Good morning everyone, and thank you so much for taking the time to come and hear the findings from my second Annual Report as Chief Inspector. This report, as many of you will know, summarises the findings from all our inspections, visits and research over the past year. It’s our opportunity both to comment on the quality of education, training and care services in England and, perhaps more importantly, our chance to highlight the areas where performance is lagging behind.
That bird’s-eye view matters because, as our strategy makes plain, there is no point inspecting or regulating unless it supports improvement. And some of that improvement comes at the level of providers responding to their individual report. But equally important is how those of us acting at the system level respond to the big challenges that can’t be tackled by one local authority or school or college alone. For that reason, I hope this report manages to cut through at least some of the Brexit din and to inform policy makers and help practitioners drive up standards in the years ahead.
Our focus on improvement does mean that media coverage of this report always leads on the areas that aren’t yet good enough. At one level, that’s how it should be: we’re not in this business to slap each other on the back and tell each other what a good job we are doing. Young people get just one shot at childhood, which leaves no room for complacency. On the other hand, I know it can seem as though we paint an overly pessimistic picture. That’s why I want to start by reiterating this message: the quality of education and care in England is good and it is improving. Our headline inspection figures tell that story:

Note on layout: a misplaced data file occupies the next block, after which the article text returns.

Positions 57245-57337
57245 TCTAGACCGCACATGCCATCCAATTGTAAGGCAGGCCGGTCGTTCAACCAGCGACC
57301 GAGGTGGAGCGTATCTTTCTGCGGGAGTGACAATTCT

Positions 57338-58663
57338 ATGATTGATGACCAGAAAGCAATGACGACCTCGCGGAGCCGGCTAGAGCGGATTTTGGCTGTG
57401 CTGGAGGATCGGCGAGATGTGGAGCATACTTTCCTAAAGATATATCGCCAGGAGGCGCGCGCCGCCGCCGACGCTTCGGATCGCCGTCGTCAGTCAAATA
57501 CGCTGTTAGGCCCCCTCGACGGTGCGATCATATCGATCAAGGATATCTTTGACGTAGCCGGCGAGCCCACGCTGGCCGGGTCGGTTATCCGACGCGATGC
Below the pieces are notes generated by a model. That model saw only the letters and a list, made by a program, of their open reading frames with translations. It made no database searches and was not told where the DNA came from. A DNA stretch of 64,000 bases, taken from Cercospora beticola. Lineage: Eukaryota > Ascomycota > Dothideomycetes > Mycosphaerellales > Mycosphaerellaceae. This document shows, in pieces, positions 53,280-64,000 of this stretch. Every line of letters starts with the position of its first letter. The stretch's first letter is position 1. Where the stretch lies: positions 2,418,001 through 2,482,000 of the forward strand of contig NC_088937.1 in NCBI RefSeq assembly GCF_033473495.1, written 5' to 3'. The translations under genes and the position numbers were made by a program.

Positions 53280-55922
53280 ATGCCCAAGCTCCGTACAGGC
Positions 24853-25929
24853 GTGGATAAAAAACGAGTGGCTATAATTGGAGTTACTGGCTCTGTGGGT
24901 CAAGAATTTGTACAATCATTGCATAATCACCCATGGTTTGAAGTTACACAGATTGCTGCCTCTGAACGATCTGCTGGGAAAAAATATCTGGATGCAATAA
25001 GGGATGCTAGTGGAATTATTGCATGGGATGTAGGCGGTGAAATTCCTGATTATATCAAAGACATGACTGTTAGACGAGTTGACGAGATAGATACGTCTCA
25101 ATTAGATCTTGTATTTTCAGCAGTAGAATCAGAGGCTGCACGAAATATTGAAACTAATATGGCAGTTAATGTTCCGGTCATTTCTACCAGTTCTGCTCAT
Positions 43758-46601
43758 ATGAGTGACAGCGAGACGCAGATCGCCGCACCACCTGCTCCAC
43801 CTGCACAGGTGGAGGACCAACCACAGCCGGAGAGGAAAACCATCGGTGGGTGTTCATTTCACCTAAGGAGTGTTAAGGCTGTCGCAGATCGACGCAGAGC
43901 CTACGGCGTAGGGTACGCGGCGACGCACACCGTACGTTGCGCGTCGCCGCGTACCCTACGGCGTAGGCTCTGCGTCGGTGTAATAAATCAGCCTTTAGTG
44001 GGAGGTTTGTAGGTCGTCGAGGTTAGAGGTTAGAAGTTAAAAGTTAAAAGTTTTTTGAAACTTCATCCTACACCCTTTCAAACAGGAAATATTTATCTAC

- 95% of early years providers are at least good
- as are 86% of schools
- and 76% of general FE colleges
- and 82% of children’s homes
- and, perhaps most importantly in terms of improvement, the number of local authorities judged good or outstanding for children’s social care continues to rise
That is a reassuring picture and one of which the sectors should be proud. And it hasn’t happened by accident. The high standards are entirely due to the hard work of teachers, lecturers, childminders, nursery workers, social workers and many others – professionals who work day in day out to deliver for young people.
Indeed, I reflected the other day: what would an HMI transported from a generation ago think of the education and care landscape of 2018?
Well for a start, she’d see a major expansion of high-quality, government-funded early years places, providing both education and childcare, helping to close the word gap and allowing more mothers in particular to enter work with the confidence that their children are being well looked after.
She’d see, as highlighted, by recent evidence from the IFS, more education funding now being directed at disadvantaged children than more affluent ones, addressing historic inequities.
In schools, she’d see behaviour vastly better than in the 1990s, with the quite frankly intimidating sink schools in inner cities all but gone – in fact, she’d see the educational performance in our biggest cities on a par now with the best in the world.
Read the full speech.